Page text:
|CLINICAL SCIENCE AND TECHNIQUES/CASE REPORT WITH DISCUSSION
|Year : 2014 | Volume
| Issue : 2 | Page : 130-133
Management of periodontally compromised mandibular molar with Hemisectioning: A case report
Bandu Napte, Srinidhi Surya Raghavendra
Department of Conservative Dentistry and Endodontics, Sinhgad Dental College and Hospital, Pune, Maharashtra, India
|Date of Web Publication||28-Oct-2014|
Srinidhi Surya Raghavendra
Department of Conservative Dentistry and Endodontics, Sinhgad Dental College and Hospital, Pune - 411 041, Maharashtra
Source of Support: None, Conflict of Interest: None
| Abstract|| |
Introduction: Hemisection involves sectioning of a periodontally involved mandibular molar so as to remove the involved root and save the remaining tooth. This procedure helps in saving a tooth which otherwise would have been deemed for extraction. Hemisection refers to removal or separation of root with its accompanying crown portion of two-rooted teeth, most commonly mandibular molars. Method: In this case report, an advanced Endo-Perio lesion on a left mandibular first molar was successfully treated by root-canal treatment and hemisection. This procedure helps preserve the tooth structure, alveolar bone and promote cost savings over other treatment options. Conclusion: Hemisection is a treatment option for saving a mandibular molar which is in advanced stage of periodontal disease of one root. Removal of the affected root will help in retaining the remaining tooth structure.
Keywords: Endo-perio lesion, hemisection, mandibular molar
|How to cite this article:|
Napte B, Raghavendra SS. Management of periodontally compromised mandibular molar with Hemisectioning: A case report
. J Int Clin Dent Res Organ 2014;6:130-3
|How to cite this URL:|
Napte B, Raghavendra SS. Management of periodontally compromised mandibular molar with Hemisectioning: A case report
. J Int Clin Dent Res Organ [serial online] 2014 [cited 2020 Jan 23];6:130-3. Available from: http://www.jicdro.org/text.asp?2014/6/2/130/143505
| Introduction|| |
Recent advances in dentistry provide the opportunity for patients to maintain a functional dentition for decades. One of the indications of extraction of a tooth is loss of alveolar bone support. In case of mandibular molars, in some cases one of the roots will be in advanced state of periodontal disease while the other root may be salvageable. Hemisection refers to surgical separation of a multi-rooted tooth with the extraction of one root along with the overlying crown. Root resection or Radisectomy refers to removal of only affected root at the point where it joins the crown and Bicuspidization refers to sectioning of the crown, usually a mandibular molar, leaving the two halves and their roots so that oral hygiene can be maintained in the furcation area.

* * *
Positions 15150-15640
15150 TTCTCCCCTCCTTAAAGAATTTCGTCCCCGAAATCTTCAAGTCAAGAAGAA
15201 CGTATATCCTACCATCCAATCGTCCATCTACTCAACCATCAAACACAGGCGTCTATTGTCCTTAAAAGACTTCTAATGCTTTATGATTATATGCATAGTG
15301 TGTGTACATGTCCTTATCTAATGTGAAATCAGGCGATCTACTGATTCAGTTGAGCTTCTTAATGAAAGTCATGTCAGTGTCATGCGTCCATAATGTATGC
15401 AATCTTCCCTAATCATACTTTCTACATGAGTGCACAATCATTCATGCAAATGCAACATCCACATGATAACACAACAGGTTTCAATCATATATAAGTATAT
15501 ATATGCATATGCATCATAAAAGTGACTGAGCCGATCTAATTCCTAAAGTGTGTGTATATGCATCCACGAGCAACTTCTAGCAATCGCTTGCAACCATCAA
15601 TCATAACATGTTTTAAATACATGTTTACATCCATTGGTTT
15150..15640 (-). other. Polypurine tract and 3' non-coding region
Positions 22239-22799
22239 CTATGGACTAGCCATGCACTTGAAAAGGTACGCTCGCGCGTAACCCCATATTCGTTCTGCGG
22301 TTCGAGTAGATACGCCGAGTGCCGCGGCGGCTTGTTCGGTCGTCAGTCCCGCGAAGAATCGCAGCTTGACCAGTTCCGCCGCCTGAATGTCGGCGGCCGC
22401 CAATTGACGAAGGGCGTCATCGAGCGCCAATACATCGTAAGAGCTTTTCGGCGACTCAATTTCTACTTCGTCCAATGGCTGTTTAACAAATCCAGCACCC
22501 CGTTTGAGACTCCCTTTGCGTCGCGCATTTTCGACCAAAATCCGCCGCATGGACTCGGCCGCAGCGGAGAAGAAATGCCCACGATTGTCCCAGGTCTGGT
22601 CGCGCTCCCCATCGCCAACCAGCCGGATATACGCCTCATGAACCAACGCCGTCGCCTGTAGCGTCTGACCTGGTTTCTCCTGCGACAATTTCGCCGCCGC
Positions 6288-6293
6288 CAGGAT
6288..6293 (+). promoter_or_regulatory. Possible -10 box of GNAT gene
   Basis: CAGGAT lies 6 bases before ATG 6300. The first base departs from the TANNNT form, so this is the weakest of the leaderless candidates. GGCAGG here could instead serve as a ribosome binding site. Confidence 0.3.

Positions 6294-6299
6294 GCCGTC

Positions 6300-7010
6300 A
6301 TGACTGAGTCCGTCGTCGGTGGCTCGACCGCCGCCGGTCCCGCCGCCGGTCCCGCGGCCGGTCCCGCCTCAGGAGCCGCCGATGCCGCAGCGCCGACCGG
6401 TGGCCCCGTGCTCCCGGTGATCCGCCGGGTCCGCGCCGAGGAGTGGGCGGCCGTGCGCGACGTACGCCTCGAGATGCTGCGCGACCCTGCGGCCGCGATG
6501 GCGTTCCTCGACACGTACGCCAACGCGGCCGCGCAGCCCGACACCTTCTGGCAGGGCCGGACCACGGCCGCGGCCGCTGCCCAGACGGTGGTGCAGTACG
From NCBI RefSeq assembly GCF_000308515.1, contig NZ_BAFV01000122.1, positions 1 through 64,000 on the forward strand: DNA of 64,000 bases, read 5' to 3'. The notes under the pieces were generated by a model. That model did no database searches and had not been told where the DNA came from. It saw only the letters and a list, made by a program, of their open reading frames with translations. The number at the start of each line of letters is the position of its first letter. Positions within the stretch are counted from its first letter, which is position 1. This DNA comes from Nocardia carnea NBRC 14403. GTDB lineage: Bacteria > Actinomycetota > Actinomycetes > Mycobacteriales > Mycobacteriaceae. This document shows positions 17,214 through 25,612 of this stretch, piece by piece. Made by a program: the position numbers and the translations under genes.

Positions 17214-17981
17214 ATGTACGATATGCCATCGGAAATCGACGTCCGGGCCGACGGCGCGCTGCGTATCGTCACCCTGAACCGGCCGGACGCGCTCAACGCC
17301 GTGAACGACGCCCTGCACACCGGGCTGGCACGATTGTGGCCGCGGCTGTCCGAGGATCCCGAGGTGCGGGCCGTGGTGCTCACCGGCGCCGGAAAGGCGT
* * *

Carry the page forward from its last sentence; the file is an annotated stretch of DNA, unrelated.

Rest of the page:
Once the tooth has been judged appropriate for this treatment, it must undergo endodontic therapy first. Selected root removal allows improved access for homecare and plaque control with resultant bone formation and reduced pocket depth. The treatment may include endodontic therapy, periodontal therapy, tooth reconstruction and prosthetic coverage so that the teeth are retained in whole or in part for longer time. Continued periodontal breakdown may lead to total loss of tooth unless these defects are repaired or eliminated and health of the tissues restored. Post treatment, these teeth can be used as individual units or can be used as an abutment for fixed prostheses. ,
This case report describes a patient who presented with pain and mobility in relation to mandibular left first molar. The treatment plan involved initial endodontic therapy with hemisection of the distal half of the tooth planned due to severe vertical bone loss and furcation bone loss in relation to distal root. After a month when healing was found satisfactory a fixed prosthesis was given which served the dual purpose of acting as a splint as well as restoring the masticatory function of tooth. Thus prognosis of tooth improved and need for extraction was eliminated.
| Case report|| |